Ulcerative colitis (UC) and Crohn disease (CD), which are clinically and pathologically 2 distinct medical conditions, are both inflammatory bowel diseases (IBDs). In UC, continuous inflammation limited to the colonic mucosa is a typical feature, while CD is characterized by transmural inflammation and skin lesions limited to the mucosal and submucosal layer and involving any part of the gastrointestinal tract from the mouth to the perianal region.1 Therapeutic options include the use of glucocorticoids, thiopurines, or tumor necrosis factor (TNF) inhibitors as monotherapy or the use of glucocorticoids in combination with immunosuppressive drugs such as azathioprine, cyclosporine A, and biological drugs. Recently, an anti–α4β7 integrin antibody, such as vedolizumab, and Janus kinase inhibitors, such as tofacitinib, have been approved as novel immunosuppressant agents in UC.2

The use of different biologics and immunosuppressive agents as monotherapy or in combination has been reported as a risk factor for serious infections in patients with UC. A recent systemic review and meta-analysis compared the risk of infections between TNF inhibitors, vedolizumab, and immunosuppressive agents in patients with IBD.3 It showed that the risk of serious infections is higher in combination therapies of TNF inhibitors and corticosteroids than in monotherapy with TNF inhibitors. On the other hand, it revealed that the risk of infections was higher for monotherapy with TNF inhibitors than for combined therapies of TNF inhibitors and immunosuppressive agents other than corticosteroids. Furthermore, thiopurines were shown to be primarily responsible for viral infections, which sometimes become serious and, in some cases, may even require hospitalization.3 Moreover, few data are available regarding the effect of vedolizumab and tofacitinib on the risk of serious infection. Several clinical trials of vedolizumab have not reported any significant risk of serious infections, particularly in the intestines.3 However, tofacitinib-treated patients with UC had a higher prevalence of infections with herpes zoster virus and cytomegalovirus (CMV) than patients receiving placebo.4 Finally, patients with IBD have been reported as a high-risk group for serious infection due to poor nutritional status, inflamed mucosa, and, most importantly, due to the use of immunosuppressive drugs as an effective therapeutic option. The most frequently reported infection in IBD is CMV.5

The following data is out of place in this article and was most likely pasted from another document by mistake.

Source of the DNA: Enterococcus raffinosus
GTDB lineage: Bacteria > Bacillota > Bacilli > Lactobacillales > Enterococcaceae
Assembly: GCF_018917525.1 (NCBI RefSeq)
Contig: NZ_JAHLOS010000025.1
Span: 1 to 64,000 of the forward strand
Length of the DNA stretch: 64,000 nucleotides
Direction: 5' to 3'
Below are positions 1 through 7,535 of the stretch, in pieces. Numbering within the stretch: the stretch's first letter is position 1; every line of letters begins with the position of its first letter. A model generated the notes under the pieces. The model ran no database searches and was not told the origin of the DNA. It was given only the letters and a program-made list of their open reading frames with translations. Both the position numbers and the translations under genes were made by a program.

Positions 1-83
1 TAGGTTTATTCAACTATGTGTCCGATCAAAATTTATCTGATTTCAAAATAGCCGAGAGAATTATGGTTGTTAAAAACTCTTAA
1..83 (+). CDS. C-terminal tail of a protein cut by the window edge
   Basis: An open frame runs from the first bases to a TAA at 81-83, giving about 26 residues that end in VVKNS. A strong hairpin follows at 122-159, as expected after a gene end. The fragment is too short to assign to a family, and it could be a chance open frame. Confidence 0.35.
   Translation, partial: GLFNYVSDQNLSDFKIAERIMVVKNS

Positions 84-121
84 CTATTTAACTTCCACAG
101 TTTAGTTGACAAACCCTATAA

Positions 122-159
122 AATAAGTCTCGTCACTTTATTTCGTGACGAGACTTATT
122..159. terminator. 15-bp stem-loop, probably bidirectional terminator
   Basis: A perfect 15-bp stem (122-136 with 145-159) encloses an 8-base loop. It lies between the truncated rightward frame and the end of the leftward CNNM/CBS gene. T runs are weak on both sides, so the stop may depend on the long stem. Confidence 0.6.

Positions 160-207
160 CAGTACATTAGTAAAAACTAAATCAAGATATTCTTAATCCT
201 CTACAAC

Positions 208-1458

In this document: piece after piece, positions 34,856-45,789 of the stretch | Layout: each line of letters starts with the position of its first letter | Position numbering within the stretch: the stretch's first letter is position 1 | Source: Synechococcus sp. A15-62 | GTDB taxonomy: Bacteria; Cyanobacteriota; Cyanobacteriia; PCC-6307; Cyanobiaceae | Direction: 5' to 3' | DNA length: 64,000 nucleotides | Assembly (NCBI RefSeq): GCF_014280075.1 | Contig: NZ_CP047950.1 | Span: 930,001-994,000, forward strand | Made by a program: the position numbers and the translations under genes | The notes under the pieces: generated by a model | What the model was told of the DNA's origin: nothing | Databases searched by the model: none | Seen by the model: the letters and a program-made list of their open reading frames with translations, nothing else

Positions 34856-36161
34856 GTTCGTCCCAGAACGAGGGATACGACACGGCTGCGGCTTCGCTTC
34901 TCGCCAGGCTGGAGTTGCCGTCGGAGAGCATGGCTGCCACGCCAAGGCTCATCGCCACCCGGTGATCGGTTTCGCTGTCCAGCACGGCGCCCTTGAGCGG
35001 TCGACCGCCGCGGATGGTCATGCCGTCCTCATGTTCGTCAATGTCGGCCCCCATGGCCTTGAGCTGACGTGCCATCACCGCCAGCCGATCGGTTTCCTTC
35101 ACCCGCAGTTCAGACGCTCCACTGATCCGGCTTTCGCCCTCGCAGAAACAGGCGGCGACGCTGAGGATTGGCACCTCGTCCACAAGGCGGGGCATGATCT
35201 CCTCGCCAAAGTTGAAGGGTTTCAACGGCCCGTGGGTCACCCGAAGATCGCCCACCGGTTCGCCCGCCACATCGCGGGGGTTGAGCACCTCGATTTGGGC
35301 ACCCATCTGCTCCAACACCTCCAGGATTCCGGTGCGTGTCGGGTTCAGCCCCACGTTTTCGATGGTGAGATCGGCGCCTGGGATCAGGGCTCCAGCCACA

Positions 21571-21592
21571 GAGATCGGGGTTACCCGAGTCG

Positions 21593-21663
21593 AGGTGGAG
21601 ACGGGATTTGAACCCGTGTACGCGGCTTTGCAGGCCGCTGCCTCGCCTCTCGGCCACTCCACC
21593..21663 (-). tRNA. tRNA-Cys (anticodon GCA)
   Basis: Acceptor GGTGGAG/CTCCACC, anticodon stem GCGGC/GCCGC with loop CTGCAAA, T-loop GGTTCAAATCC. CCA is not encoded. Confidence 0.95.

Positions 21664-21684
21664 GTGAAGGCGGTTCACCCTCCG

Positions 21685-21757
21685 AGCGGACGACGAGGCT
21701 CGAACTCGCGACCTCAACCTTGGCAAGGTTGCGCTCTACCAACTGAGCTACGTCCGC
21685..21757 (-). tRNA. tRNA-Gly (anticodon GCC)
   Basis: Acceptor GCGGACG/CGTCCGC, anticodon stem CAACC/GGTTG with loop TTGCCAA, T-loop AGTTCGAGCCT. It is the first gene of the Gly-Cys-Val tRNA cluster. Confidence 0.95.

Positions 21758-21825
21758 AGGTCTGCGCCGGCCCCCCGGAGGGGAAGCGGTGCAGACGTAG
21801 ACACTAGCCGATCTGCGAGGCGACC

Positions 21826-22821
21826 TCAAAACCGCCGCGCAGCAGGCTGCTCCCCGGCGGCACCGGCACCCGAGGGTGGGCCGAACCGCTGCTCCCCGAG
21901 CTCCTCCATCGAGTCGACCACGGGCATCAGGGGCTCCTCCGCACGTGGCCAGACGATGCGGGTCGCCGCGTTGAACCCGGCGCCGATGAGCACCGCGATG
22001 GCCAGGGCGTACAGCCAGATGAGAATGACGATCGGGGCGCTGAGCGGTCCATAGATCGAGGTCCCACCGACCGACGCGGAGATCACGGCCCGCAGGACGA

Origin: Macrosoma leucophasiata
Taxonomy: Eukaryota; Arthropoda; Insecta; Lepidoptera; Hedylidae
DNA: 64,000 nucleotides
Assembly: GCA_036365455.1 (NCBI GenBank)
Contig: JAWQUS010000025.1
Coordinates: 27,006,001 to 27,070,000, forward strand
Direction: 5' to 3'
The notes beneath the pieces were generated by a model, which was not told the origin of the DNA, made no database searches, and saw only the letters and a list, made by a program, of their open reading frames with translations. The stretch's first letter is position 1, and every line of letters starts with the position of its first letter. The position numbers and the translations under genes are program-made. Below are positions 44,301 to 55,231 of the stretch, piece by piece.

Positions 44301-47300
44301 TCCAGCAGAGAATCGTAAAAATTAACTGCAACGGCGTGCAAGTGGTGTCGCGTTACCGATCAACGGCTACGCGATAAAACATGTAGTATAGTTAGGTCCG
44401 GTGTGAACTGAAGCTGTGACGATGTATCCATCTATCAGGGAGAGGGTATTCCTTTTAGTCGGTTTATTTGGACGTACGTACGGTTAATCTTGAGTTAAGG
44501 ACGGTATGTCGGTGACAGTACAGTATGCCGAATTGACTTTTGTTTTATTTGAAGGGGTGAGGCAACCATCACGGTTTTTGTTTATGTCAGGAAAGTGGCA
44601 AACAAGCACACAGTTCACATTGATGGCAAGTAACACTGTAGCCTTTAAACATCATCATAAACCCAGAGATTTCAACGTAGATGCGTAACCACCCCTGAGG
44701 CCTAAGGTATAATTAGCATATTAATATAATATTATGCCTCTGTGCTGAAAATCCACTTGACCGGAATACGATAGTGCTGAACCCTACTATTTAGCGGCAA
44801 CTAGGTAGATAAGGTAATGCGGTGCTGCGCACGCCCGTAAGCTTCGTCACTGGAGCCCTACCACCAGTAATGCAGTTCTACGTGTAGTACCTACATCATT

Cytomegalovirus is a double-stranded DNA virus belonging to the β-herpesviridae family. It commonly affects people of all ages and establishes lifelong latency like other herpes viruses. Endothelial cells as well as blood mononuclear cells have been reported as reservoirs for CMV following primary infection. In a quiescent stage, CMV usually does not manifest significant clinical signs and symptoms except mononucleosis. However, latent CMV becomes reactivated due to an immunodeficiency disease6 and prescribed drugs, such as corticosteroids, which cause considerable immunosuppression. Patients diagnosed with IBD are often put on long-term prednisolone and/or other immunosuppressive drugs and may develop iatrogenic immunosuppression. Therefore, immunosuppressive drugs have been reported as one of the most important stimuli to reactivate CMV in IBD.7,8 Previous epidemiological data regarding IBD coexistent with CMV infection revealed that patients with UC have a higher risk of CMV infection than those with CD (in whom the risk is lower than 5%).9 In UC, CMV infection may present with 2 coexisting conditions: CMV colitis (where CMV itself causes colitis) or CMV infection.10 In this paper, we focus on CMV infection in UC, with particular emphasis on a diagnostic strategy, by reviewing our own research and other studies. We discuss differences between CMV-induced colitis and CMV infection in UC patients (Figure 1). We also briefly refer to colonic infection by herpes viruses other than CMV, such as human herpes virus 6 (HHV-6) and Epstein–Barr virus (EBV).

Figure 1. A diagram for differentiating cytomegalovirus (CMV) colitis from CMV infection in patients with ulcerative colitis (UC) based on literature data.42-46,48,49,54,64 Exacerbation of clinical symptoms (excessive watery/bloody diarrhea, fever, fatigue, abdominal pain), presence of endoscopic features of CMV colitis, lack of response to conventional therapy of UC, as well as positive results of immunohistochemistry (IHC) and/or polymerase chain reaction (PCR) of colonic tissue reveal CMV colitis, while the presence or absence of exacerbating symptoms, negative IHC but positive blood or stool PCR results indicate CMV infection.

Prevalence of cytomegalovirus infection in ulcerative colitis

Cytomegalovirus infection is diagnosed on the basis of positive serology or polymerase chain reaction (PCR) results for CMV DNA in relevant clinical samples such as blood, stool, or intestinal fluid. The analysis of feces by PCR seems to be more specific for diagnosing a colonic CMV infection in UC.

There are scarce data on the exact prevalence of CMV in UC. A review of published data revealed variations in the prevalence of CMV infection in UC due to the use of different diagnostic techniques by different laboratories. Therefore, the actual prevalence of CMV infection in UC is unclear.